Tag: family relationships

Best Parenting Books for Teaching Kids at Home

Best Parenting Books for Teaching Kids at Home

On a site called Rolling Prairie Readers, you’d probably expect at least one post with recommendations for parenting books! It’s been on my to-do list for years, so let’s get to it: the best parenting books for teaching kids at home.

Note: this list will be updated frequently, so be sure to come back often!

Best Parenting Books for Teaching Kids at Home

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Nurture by Nature: Understand Your Child’s Personality Type – And Become a Better Parent by Paul D. Tieger and Barbara Barron-Tieger

 

MotherStyles by Janet Penley

Teaching from Rest by Sarah Mackenzie

The Brave Learner by Julie Bogart

The Garden Classroom by Cathy James

What Your **-Grader Needs to Know (series) by E.D. Hirsch

The Power of Play by David Elkind

The Whole-Brain Child by Daniel J. Siegel

The Read-Aloud Handbook by Jim Trelease

Reading Magic: Why Reading Aloud to Our Children Will Change Their Lives Forever by Mem Fox

The Read-Aloud Family by Sarah Mackenzie

Give Your Child the World: Raising Globally Minded Kids One Book at a Time by Jamie C. Martin

The Intentional Bookshelf by Samantha Munoz

The Miracle Morning for Parents and Families: How to Bring Out the Best in Your KIDS and Your SELF by Hal Elrod + Mike and Lindsay McCarthy 

 

Your **-Year-Old (series) by Louise Ames Bates

Preschool at Home: 4 Tips to Get You Started!

Preschool at Home: 4 Tips to Get You Started!

This month only, join our FREE Preschool at Home Facebook group, where we’ll have daily conversation starters, weekly Q&A sessions, and lots of free resources. Click here to join us.


We started homeschooling five years ago right after our second daughter, Kate, was born. Before Kate’s birth, I had been teaching at a local Mother’s Day Out program where our older daughter, Addie, was also enrolled as a student three days a week. The entire time I was pregnant, the PLAN was that I would return to the classroom when Kate turned six weeks old.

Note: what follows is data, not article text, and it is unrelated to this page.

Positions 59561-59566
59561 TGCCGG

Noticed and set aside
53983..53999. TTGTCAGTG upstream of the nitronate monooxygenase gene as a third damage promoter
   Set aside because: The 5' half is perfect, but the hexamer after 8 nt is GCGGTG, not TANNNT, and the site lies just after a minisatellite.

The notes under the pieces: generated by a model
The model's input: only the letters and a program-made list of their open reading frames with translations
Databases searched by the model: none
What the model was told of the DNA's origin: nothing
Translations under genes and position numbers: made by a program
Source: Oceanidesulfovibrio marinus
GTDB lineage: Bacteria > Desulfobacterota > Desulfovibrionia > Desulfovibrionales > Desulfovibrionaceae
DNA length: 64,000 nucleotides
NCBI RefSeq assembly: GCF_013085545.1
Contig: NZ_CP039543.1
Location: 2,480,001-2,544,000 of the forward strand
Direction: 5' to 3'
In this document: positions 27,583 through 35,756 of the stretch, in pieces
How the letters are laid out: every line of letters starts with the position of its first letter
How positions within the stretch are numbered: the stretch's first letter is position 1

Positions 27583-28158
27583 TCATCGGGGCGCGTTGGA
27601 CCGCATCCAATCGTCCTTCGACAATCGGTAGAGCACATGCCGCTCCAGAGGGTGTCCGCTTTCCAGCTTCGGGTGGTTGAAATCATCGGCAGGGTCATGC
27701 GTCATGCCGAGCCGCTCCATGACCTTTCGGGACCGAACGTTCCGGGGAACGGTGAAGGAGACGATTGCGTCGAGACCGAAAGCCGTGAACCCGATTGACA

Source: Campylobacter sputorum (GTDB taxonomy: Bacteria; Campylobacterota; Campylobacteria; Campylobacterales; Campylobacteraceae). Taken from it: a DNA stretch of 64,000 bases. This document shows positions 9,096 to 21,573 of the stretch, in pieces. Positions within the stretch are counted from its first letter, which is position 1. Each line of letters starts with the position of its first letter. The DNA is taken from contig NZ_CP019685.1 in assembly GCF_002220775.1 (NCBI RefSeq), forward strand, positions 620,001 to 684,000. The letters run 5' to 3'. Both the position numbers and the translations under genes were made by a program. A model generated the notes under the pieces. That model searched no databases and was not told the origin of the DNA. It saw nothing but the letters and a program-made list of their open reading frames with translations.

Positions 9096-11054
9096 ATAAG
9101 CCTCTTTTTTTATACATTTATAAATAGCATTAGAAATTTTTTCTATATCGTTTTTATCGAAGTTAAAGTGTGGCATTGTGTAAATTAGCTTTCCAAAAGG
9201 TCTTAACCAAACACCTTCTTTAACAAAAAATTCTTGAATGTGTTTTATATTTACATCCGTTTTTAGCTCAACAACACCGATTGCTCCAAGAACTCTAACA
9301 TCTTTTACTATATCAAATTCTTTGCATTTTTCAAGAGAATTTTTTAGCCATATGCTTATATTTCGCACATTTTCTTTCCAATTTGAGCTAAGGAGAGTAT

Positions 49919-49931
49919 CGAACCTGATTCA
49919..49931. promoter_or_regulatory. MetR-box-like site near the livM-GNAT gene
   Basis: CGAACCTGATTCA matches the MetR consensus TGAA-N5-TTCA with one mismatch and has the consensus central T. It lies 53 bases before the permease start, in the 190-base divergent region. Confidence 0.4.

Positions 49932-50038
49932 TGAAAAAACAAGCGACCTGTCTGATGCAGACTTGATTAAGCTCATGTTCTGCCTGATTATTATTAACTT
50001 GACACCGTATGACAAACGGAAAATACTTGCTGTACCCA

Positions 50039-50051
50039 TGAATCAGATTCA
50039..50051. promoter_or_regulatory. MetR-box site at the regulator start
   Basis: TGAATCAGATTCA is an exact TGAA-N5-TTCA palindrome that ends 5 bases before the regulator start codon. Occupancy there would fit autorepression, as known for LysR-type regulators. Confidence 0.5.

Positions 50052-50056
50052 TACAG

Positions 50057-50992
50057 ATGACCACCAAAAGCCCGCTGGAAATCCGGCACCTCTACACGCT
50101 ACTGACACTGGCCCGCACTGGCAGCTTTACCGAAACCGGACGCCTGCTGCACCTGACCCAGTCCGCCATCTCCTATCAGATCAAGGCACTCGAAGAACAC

As those last few days of my (unpaid) maternity leave ran out, I just knew that there was no way we would be returning. I had glimpsed the simple joy of being home with my girls, learning together through play, and so…we made the choice to start our homeschooling journey.

Those first few months, I did everything I could to bring “school” into our home. I created a little area in our home for Addie to do her school work, including a toddler-sized desk and an American flag. I bought curriculum, wrote out daily lesson plans, and scheduled our day into fifteen-minute increments. My teacher gene kicked in immediately, and I *may* have overdone it…just a bit. 😉

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When I compare those first few months of homeschooling Addie to our current preK schedule for Kate, it’s clear to see how much I’ve relaxed in the past four years. So many of my friends are now homeschooling their oldest children through preschool, and I find myself sharing the same advice with all of them.

Preschool at Home Tips:

  • Try not to push so hard. Children really do learn through play!
  • Reading aloud to your little ones IS enough! Worry about teaching your children to read after their 5th birthday–if they haven’t picked it up on their own yet.
  • Discover your child’s learning style. Both of my girls are auditory learners, so making educational playlists with recorded poems, favorite songs, important information like our address, phone numbers, etc. has been a great way for them to learn!
  • Enjoy these young years! Spend time outdoors, playing with friends, and answering a million questions. Teaching our children *how* to learn is the best gift we can give!
    Preschool at Home: What I've Learned | child development, family relationships, homeschooling advice, homeschooling for beginners, tot school

Have you done any homeschooling with your young children? What are your top preschool at home tips?


Homeschooling 101Watch our FREE curriculum class, which will introduce you to 8 approaches to learning (traditional, Charlotte Mason, Waldorf, etc.) and the most popular curriculum options that go with each style.